The baseline characteristics of the 70 included women were within the range usually found in OA clinical studies, with a mean ± SD age of 69.8 ± 7.2 years, a mean ± SD weight of 67.1 ± 14.7 kg, a mean ± SD height of 158 ± 5.4 cm, and a mean ± SD BMI of 26.3 ± 3.4 kg/m2. These women experienced mild knee OA symptoms, as shown by a mean ± SD total WOMAC score of 13.3 ± 14.3. JSW measurements, JSN, and SRMs are summarized in Table 1.

Table 1. JSW at baseline and 4-year followup and JSN for both observers, measurements, and methods, with sensitivity to change of JSN measurements (SRMs)*
ObserverUnblinded methodBlinded method
Measurement 1Measurement 2Measurement 1Measurement 2
  • *

    Values are the mean ± SD millimeters unless otherwise indicated. JSW = joint space width; JSN = joint space narrowing; SRM = standardized response mean; 95% CI = 95% confidence interval.

  • The difference between baseline JSW and 4-year followup JSW.

  • Calculated as the mean JSN between 4-year followup and baseline divided by the SD of the change. Characterizes the sensitivity to change of the methods.

Baseline JSW
 13.96 ± 0.943.97 ± 0.934.01 ± 0.973.97 ± 0.91
 23.77 ± 0.953.73 ± 0.963.70 ± 0.963.74 ± 0.90
Followup JSW
 13.71 ± 1.113.68 ± 1.103.78 ± 1.123.72 ± 1.11
 23.48 ± 1.063.45 ± 1.053.41 ± 1.033.49 ± 1.11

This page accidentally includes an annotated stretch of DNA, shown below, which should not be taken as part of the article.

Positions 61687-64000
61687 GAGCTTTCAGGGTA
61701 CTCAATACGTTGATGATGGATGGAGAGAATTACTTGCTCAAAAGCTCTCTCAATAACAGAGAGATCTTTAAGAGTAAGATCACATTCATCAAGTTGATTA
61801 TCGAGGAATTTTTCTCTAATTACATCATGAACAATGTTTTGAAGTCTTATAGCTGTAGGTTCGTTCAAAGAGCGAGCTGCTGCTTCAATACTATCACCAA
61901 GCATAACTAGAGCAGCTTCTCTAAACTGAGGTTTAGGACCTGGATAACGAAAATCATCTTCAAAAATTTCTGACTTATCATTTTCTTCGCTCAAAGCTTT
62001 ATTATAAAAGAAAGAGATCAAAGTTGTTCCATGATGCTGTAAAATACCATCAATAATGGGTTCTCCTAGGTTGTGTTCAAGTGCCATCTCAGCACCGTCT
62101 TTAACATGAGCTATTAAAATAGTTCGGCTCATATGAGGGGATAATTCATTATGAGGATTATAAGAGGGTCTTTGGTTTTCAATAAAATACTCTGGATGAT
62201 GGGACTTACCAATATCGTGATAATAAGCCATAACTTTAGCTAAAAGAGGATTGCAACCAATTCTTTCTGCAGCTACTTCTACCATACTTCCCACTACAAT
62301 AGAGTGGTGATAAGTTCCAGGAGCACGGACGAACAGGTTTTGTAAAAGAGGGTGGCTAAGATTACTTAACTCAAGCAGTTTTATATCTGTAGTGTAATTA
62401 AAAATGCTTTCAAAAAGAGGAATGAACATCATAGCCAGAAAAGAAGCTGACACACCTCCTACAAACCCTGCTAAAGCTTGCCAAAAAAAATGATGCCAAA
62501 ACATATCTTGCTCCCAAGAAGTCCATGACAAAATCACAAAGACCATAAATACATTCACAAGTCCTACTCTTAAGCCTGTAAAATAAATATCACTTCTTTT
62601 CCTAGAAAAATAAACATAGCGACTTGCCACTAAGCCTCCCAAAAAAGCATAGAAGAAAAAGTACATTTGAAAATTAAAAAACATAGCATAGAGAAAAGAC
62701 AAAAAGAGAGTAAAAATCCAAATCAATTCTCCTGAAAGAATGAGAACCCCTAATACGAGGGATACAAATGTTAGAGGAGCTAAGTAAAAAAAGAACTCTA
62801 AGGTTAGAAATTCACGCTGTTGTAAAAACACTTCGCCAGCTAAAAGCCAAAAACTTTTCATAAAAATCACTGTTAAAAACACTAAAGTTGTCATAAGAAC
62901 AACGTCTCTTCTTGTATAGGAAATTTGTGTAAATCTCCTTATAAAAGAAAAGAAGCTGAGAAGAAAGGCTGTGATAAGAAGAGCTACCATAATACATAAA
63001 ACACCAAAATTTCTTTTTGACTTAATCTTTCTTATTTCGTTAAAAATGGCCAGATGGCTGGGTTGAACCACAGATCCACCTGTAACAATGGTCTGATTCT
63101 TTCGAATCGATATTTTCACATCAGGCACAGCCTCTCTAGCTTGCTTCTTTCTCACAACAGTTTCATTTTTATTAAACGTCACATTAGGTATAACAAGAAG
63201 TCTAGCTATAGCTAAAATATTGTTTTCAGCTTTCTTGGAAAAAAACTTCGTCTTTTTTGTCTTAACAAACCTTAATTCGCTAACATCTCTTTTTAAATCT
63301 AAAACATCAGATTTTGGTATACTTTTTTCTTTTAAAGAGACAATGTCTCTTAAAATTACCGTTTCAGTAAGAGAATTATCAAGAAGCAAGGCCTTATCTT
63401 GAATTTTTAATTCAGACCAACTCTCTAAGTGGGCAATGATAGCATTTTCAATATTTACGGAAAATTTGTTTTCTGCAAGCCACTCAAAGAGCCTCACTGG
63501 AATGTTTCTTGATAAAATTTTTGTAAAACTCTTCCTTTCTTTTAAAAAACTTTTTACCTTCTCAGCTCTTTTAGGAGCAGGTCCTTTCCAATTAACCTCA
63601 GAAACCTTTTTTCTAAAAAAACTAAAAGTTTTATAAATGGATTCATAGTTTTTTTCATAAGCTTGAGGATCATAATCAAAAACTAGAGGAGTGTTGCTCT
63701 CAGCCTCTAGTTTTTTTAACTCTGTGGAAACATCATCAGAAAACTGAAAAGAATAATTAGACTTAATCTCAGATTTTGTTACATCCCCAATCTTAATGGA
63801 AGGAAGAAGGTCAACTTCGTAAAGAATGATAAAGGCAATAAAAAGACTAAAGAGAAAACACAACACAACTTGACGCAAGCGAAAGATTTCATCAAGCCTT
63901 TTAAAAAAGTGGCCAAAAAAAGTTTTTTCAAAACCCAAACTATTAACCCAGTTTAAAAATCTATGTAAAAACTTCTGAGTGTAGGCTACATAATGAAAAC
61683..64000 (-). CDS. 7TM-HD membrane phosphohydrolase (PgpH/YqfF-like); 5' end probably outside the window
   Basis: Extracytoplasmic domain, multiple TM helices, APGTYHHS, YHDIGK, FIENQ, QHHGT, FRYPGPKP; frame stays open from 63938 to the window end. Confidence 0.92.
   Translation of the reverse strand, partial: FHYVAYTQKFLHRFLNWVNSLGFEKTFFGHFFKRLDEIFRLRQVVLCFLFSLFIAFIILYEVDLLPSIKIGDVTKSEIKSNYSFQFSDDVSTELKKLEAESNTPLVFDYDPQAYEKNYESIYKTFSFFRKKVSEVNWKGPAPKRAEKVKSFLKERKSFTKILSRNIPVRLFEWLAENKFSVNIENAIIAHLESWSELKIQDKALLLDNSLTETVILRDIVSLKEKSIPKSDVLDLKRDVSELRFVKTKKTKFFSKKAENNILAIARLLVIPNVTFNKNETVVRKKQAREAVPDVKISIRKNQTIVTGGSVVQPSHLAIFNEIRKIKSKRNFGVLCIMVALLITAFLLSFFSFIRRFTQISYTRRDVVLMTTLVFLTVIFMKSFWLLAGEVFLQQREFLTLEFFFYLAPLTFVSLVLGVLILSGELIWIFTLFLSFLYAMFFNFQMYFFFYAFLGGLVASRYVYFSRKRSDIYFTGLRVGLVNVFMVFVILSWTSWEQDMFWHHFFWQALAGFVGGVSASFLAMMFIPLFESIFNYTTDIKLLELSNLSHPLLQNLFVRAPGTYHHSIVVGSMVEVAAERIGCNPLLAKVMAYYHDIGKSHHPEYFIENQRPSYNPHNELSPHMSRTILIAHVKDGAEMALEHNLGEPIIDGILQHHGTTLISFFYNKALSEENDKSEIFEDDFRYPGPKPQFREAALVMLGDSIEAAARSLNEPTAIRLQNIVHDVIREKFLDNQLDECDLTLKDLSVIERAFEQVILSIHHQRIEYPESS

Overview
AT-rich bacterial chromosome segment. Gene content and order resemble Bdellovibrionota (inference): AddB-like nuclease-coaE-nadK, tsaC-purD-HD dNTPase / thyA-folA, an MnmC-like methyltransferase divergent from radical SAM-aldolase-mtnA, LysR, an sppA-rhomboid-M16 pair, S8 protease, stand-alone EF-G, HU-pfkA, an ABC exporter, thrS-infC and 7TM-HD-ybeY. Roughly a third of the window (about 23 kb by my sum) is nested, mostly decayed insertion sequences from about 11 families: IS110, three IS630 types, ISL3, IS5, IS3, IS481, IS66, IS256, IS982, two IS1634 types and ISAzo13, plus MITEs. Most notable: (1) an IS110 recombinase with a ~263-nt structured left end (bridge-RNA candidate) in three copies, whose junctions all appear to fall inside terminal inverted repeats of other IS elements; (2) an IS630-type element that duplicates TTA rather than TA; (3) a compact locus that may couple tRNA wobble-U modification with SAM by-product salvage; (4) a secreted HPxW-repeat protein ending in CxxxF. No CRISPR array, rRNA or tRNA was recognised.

JSN
 1−0.25 ± 0.58−0.29 ± 0.60−0.23 ± 0.61−0.25 ± 0.60
 2−0.29 ± 0.62−0.28 ± 0.61−0.29 ± 0.61−0.26 ± 0.63
SRM (95% CI)
 10.43 (0.19–0.66)0.48 (0.25–0.69)0.38 (0.18–0.58)0.41 (0.15–0.62)
 20.46 (0.25–0.64)0.46 (0.25–0.65)0.48 (0.22–0.66)0.41 (0.17–0.65)

ICC results.

ICCs per observer and method are provided in Table 2. We found high intra- and interobserver reproducibility of JSW (ICCs ranging from 0.90 to 0.97) and of JSN (ICCs ranging from 0.77 to 0.84). ICC values were slightly higher with the unblinded to time sequence method than with the blinded method. The comparison between the methods using a bootstrap analysis demonstrated no statistically significant differences for ICCs.

Table 2. Intra- and interobserver reproducibility for JSW measurements at baseline and 4-year followup and JSN*
 Unblinded JSWBlinded JSWUnblinded JSNBlinded JSN